Riding in a group or even alone means that certain uncertain or exiting thing come to face. For instance:
• Each rider is ultimately responsible for his or her own safety, regardless of what other riders may do. So be aware of other riders’ actions too.
• Don’t show off.
• Maintain a regular pace—don’t slow down immediately or zoom up suddenly. Spread out when traveling around corners or on curvy roads.
• In a group, prearrange the stopping points, and discuss other relevant information before the ride begins.
• The lead biker in a group ride should be sure that the other riders are ready to go and that there is enough room in traffic for the whole group to get on the road. It’s a good idea for the lead biker to have traveled the route ahead of time to reduce navigational mistakes and communication errors.
• Riders should leave each other with enough following distance and reaction time, and be alert to speed changes and signals by riders who are farther ahead, not just riders who are immediately in front of them.
• A staggered formation is most common except in certain situations—this means that each rider stays on a different side of the lane than the riders immediately before and after him (or her). More experienced riders should use the right positions.
• On a curvy road, it is typical to switch to a single-file formation.
• The most experienced rider is the “drag bike” (or tail gunner). This rider helps in managing traffic situations, such as changing lanes as a group, and also assists riders who need help for any reason.
• Pointing down with your arm at a 45-degree angle (left or right depending on the situation) indicates a road hazard to the other riders in the group.
• To signal stop, hold your left arm down at a 45 degree angle with the palm facing the rider behind you.
• Pointing to the tank means that a stop is urgent, either for fuel or for other reasons.
• The signal for “slow down” is to hold the left arm out straight and move it up and down.
• A “thumbs up” signal means “Ready to ride!”
• Whether riding in a group or not, many riders consider it courteous to wave briefly at other riders. However, if your hands are otherwise occupied it is just as acceptable to nod.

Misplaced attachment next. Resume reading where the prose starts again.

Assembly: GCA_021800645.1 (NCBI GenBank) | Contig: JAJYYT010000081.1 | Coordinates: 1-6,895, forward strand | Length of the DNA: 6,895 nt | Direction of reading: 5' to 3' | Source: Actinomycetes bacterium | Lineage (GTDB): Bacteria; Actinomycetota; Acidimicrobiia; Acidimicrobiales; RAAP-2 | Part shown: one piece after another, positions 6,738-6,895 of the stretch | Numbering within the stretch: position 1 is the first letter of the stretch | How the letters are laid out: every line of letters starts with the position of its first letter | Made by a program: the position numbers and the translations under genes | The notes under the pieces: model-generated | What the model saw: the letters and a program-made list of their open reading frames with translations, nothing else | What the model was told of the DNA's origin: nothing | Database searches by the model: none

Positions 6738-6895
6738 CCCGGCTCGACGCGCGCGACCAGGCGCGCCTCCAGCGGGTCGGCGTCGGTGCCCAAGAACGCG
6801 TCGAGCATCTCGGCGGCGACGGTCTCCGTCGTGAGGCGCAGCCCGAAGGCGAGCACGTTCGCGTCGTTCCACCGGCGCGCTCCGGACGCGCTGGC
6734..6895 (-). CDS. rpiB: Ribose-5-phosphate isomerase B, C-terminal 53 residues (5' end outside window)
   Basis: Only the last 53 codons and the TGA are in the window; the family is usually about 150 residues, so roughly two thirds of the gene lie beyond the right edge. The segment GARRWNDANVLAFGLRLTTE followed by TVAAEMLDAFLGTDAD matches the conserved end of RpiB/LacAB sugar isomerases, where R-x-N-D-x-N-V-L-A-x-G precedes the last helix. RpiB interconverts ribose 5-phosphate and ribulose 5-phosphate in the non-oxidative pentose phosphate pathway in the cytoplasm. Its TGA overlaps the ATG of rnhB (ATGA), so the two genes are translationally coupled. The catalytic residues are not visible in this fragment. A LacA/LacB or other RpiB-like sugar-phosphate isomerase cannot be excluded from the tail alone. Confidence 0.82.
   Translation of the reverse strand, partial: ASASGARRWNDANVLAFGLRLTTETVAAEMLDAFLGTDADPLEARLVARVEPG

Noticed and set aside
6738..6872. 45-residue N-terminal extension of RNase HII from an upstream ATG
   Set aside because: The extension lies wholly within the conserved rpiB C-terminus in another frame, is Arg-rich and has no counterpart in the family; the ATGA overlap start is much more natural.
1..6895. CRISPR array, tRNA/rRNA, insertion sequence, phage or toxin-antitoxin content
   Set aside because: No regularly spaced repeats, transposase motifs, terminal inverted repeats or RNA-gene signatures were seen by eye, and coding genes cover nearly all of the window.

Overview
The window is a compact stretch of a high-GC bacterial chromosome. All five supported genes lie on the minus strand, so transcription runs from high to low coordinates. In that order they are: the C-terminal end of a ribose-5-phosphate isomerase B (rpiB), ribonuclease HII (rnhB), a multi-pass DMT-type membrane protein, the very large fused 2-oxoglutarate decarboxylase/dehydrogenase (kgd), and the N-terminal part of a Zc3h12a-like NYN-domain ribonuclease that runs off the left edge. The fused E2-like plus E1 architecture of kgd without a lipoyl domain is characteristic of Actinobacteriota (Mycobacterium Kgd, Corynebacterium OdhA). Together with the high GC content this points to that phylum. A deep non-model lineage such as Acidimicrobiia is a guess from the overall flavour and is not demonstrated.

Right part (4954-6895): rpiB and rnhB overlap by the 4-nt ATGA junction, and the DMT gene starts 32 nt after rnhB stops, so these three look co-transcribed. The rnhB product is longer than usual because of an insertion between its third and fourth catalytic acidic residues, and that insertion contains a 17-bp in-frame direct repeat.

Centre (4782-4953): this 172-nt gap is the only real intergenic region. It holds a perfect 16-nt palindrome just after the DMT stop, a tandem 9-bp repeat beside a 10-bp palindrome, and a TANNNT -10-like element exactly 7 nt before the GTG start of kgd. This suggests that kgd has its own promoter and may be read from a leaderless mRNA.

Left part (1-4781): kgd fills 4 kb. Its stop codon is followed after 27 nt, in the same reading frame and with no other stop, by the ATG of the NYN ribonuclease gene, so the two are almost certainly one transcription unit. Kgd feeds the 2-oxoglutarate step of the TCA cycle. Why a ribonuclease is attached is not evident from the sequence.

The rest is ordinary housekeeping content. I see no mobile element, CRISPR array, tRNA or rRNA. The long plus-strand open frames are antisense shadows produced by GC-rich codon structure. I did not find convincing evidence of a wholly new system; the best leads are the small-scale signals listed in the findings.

• If you are concentrating on hazardous road conditions, it is fine to refrain from acknowledging another rider.
Always safety must be the prime priority, and etiquette is actually very much a part of safety. Not only is it pleasant and social to understand biker amenities, the predictability of understanding and following the rules makes the ride safer for experienced and inexperienced riders alike.
Safety is the number one concern while riding in a group and it’s complicated by the sheer number of riders you’ll be cooperating with during the day.
There are some simple things you can take into consideration if you have planned or planning to take part in a large group ride. At least one rider should carry a First Aid Kit, and everyone should know who has it. Feel free to make sure all your fellow riders know if you happen to have emergency training. Anyone along on the ride have serious physical limitations like poor vision or bad tires? It’s good to keep an eye on your fellow riders in this regard, both for their sake and yours.
Make sure that whoever leads the pack follows all traffic and speed laws at all times. Nothing worse than having the constabulary ruin an excellent day by stopping the whole group and picking over the bikes and riders with a fine tooth comb for violations. Keep in mind that it’s much better to get momentarily separated from the group than to end up in a pile of twisted motorcycle at the side of the road or in the back seat of a police car.
Know what you’re getting involved with